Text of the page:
BRUSSELS (Reuters) - The European Central Bank is capping its weekly bond purchases at 20 billion euros and euro zone officials want banks to use its big new liquidity offer to buy more sovereign debt, ECB sources said on Friday.
The ECB has bought no more than 22 billion euros worth of bonds in any week since it reactivated its bond-buy programme in August to defend Italy and Spain.
ECB sources said it would keep purchases to a maximum of 20 billion euros now and was not considering bigger action in response to an EU summit decision to create a fiscal union.
Europe secured an historic agreement to draft a new treaty for deeper economic integration in the euro zone but Britain, the region’s third largest economy, refused to join the other 26 countries in a fiscal union and was left isolated.
“We more or less anticipated what would come out,” one ECB source said. “We don’t see any need for new deliberation.”
The ECB bond-buy cap would remain at the level set weekly for the last few weeks by the Governing Council, a second source said. Weekly purchases have not topped 10 billion euros since September, less than half the limit.
“You will see some further purchases but not the huge bazooka that some people in the markets and the media are awaiting,” the second source said.
ECB President Mario Draghi had already dashed market expectations of increased bond buys in return for tougher budget rules a day earlier, when the central bank nonetheless agreed to boost its liquidity provision to banks.
At its monetary policy meeting on Thursday, the ECB offered ultra-long 3-year financing to banks and eased rules on the collateral it requires from them to tap its funds. It also cut its interest rates to a record low of 1.0 percent.
Euro zone leaders seized on the increased liquidity provision as a means to help fight the debt crisis, which has pushed up borrowing costs for countries on the periphery of the bloc - including G7 economy Italy - to unsustainable levels.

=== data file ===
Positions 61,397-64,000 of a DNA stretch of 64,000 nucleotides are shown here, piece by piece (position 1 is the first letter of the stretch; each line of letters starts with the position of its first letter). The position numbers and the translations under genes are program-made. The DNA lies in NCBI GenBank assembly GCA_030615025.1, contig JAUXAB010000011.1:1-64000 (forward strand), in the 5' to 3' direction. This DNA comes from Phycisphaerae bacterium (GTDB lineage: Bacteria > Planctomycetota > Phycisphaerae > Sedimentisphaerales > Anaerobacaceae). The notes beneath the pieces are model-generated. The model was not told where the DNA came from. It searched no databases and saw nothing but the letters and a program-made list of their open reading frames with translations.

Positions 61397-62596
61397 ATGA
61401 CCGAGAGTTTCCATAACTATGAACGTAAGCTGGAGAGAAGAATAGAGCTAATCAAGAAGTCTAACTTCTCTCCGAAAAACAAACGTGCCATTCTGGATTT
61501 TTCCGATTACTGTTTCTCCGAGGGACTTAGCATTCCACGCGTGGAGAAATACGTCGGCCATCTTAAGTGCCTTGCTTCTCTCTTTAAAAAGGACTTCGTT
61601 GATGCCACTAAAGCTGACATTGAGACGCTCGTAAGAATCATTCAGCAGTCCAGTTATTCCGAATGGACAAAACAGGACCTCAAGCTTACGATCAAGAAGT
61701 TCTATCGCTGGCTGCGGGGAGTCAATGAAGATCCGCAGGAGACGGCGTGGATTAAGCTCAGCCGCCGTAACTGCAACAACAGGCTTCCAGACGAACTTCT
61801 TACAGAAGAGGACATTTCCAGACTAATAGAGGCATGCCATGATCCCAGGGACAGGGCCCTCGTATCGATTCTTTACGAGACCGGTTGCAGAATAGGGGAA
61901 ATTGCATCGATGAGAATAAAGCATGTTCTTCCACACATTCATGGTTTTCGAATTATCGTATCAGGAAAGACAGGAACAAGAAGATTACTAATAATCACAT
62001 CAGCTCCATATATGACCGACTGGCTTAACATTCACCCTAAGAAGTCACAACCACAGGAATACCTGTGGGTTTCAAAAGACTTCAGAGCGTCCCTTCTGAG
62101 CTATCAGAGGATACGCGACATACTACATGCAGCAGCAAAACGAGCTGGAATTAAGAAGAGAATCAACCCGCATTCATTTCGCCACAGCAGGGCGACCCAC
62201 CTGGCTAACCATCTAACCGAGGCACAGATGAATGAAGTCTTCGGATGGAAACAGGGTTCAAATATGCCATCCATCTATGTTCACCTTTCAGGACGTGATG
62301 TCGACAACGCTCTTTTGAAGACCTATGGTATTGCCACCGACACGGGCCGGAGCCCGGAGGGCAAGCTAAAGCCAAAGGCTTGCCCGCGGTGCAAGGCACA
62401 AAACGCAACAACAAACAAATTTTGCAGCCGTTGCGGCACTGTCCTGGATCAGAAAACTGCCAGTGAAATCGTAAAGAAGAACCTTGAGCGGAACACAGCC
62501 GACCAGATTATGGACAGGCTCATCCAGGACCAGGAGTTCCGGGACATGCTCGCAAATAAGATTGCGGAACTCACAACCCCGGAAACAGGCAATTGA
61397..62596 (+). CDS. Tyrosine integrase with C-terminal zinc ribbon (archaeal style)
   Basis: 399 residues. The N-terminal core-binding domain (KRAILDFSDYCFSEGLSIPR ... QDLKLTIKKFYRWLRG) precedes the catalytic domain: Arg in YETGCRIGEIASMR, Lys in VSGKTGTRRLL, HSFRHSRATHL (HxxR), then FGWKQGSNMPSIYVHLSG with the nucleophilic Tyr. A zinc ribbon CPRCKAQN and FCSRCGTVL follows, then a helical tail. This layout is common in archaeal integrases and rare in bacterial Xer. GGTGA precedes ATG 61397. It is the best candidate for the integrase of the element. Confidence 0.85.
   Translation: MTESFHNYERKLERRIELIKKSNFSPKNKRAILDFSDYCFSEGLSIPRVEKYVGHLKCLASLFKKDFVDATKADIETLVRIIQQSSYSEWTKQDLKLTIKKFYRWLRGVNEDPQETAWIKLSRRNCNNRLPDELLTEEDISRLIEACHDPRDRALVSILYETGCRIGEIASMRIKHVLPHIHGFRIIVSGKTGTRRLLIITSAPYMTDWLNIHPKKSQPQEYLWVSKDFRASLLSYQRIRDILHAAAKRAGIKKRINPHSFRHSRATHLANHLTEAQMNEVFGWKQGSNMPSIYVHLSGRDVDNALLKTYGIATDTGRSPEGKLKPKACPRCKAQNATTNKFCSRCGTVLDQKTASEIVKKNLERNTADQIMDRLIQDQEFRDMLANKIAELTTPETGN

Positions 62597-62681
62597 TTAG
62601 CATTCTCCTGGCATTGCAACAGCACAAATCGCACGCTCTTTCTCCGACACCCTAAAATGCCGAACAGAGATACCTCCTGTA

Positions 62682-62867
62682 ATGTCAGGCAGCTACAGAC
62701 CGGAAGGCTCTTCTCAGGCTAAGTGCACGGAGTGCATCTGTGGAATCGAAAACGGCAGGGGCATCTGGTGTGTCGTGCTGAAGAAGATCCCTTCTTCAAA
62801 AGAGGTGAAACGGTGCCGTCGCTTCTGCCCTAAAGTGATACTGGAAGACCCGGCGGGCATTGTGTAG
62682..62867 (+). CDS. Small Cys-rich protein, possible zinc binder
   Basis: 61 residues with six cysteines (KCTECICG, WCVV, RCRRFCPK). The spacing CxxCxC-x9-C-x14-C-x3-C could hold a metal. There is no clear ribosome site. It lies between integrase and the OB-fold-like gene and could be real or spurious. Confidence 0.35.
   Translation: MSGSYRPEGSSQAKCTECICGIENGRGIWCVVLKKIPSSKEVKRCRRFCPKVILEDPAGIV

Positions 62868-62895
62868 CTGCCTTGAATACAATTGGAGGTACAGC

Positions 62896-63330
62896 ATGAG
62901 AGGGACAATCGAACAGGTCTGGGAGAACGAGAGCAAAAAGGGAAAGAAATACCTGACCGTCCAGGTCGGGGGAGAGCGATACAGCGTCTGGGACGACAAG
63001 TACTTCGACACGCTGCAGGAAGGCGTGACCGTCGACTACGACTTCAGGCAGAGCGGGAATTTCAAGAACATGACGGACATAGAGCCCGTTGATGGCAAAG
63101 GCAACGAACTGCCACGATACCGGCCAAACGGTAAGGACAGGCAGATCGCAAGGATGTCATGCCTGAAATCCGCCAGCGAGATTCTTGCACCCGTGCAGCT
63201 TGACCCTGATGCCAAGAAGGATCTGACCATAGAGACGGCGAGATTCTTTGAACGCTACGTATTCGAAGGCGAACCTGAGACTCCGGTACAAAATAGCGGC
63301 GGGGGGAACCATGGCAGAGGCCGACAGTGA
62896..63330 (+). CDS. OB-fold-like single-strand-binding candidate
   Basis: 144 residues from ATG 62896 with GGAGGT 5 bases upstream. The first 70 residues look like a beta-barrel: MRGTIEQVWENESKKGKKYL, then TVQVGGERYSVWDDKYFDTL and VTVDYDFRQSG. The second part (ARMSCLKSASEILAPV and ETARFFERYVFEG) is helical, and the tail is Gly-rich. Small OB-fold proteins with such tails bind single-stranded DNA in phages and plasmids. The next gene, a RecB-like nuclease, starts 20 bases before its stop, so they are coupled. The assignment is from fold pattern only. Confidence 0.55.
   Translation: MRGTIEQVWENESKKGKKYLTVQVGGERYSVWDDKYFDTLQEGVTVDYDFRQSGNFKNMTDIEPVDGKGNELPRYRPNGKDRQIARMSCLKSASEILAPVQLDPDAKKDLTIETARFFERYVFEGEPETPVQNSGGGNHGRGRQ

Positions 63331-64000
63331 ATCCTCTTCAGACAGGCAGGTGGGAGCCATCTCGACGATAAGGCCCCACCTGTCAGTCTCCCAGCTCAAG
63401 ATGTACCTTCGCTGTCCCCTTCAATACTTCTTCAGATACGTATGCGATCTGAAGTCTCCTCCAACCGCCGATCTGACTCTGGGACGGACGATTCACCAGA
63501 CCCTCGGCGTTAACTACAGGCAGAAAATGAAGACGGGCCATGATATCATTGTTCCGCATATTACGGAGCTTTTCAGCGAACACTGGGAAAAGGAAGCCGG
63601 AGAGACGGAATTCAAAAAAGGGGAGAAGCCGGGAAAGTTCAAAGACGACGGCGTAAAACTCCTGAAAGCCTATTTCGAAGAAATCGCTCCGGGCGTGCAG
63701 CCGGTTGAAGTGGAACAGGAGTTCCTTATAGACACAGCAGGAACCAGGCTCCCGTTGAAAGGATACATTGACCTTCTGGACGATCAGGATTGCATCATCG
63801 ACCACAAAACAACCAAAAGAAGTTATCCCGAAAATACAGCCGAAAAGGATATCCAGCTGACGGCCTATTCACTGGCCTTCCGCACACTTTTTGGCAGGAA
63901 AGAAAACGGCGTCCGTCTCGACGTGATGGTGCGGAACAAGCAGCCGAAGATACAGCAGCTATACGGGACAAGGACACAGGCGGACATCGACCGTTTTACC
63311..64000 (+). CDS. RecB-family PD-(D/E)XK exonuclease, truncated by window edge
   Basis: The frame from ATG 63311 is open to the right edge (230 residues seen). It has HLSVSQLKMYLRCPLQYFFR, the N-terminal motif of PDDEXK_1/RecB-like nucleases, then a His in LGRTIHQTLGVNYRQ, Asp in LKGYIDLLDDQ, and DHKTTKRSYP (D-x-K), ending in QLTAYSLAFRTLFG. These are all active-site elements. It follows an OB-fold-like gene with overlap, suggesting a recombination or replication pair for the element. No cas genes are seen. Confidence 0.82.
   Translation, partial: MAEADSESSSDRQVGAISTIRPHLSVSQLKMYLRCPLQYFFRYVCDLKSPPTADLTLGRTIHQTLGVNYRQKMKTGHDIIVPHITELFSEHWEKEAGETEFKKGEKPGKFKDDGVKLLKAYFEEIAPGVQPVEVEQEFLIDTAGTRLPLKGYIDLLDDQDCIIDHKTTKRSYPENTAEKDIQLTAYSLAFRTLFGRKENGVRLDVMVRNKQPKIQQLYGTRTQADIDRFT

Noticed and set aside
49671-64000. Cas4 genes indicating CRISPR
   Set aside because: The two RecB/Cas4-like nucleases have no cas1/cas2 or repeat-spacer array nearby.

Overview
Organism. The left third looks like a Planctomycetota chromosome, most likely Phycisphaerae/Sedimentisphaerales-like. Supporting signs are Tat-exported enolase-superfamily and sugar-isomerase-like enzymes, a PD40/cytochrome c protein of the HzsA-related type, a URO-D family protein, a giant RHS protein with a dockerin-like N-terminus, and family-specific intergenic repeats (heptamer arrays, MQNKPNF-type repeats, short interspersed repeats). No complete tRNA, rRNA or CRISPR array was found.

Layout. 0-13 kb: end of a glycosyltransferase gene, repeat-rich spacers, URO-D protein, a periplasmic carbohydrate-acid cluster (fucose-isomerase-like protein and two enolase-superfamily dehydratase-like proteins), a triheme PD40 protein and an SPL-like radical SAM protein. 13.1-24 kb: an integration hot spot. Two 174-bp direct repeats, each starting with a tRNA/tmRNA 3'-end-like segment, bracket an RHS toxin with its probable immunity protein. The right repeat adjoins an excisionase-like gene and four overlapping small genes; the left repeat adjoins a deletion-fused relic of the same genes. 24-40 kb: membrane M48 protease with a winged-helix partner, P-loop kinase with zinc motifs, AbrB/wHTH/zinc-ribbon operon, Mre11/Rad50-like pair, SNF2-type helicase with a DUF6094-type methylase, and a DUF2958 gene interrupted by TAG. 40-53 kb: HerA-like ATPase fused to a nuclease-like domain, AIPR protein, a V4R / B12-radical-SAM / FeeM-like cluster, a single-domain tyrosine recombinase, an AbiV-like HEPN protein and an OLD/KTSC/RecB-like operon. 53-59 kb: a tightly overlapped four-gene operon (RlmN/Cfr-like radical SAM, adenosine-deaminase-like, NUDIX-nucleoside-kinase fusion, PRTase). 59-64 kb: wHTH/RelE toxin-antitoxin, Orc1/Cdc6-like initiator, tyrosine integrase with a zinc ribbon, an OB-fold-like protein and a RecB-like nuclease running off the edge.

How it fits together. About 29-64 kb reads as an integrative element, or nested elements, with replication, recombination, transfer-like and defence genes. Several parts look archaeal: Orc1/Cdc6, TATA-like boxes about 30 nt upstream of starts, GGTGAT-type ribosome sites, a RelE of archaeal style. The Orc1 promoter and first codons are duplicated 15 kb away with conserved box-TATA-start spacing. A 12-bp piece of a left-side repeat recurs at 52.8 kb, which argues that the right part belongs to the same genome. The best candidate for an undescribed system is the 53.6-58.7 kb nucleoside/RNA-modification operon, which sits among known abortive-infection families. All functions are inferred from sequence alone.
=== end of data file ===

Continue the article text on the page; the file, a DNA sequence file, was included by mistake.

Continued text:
French President Nicolas Sarkozy said the ECB’s increased provision of funds meant governments in countries like Italy and Spain could look to their countries’ banks to buy their bonds.
“This means that each state can turn to its banks, which will have liquidity at their disposal,” Sarkozy told reporters at the summit in Brussels.
Markets were unconvinced that banks would start buying the bonds of peripheral euro zone countries as a result of increased ECB liquidity provision, however, and Italian bond yields rose on Friday, prompting the ECB to intervene in the market.
The notion that commercial banks could step up their purchases of government bonds looks optimistic given the same banks are being asked to deleverage and recapitalise if necessary after stress tests on the sector.
“The lesson for banks from the stress tests was don’t buy Italian bonds,” said Berenberg bank economist Holger Schieding. “Buying Italian bonds is probably the last thing banks will do with this extra liquidity.”
Deutsche Bank economist Gilles Moec said the agreement on tighter fiscal rules could increase market confidence in the euro zone but he saw “no mechanical link” between the increased ECB liquidity provision and banks buying government bonds.
Draghi heightened expectations last week that the ECB could do more to fight the crisis by saying “other elements might follow” if governments agreed tighter budget controls first.
ECB watchers had taken that to mean the bank would step up its bond purchases but he firmly played down that interpretation on Thursday, instead insisting tighter fiscal rules were the best policy response to the crisis.
On leaving the EU summit in the early hours of Friday, Draghi said the meeting had laid a good basis for a new “fiscal compact” among the euro zone countries, although the details still needed to be sorted out in the days ahead.
The ECB did emerge from the summit with a new role in fighting the crisis as it agreed to take charge of running market operations for the euro zone’s EFSF and ESM bailout funds.
Although it will essentially just provide technical help, this move brings the ECB - a European institution markets respect - closer to the business of bailing out crisis-hit governments, without the central bank having to monetise debt.
ECB Governing Council Member Ignazio Visco said the decision should help bring down borrowing costs.
In testimony to the Italian parliament, the Bank of Italy chief said if bond yields come down as envisaged, the European Banking Authority had agreed it would reduce its upwardly revised capital requirements for banks announced on Thursday.
“If this works, national bonds under attack will rise ... and EBA’s decision can be reviewed and reduced,” Visco said.
Additional reporting by Julien Toyer, Gavin Jones and Paul Carrel; editing by Mike Peacock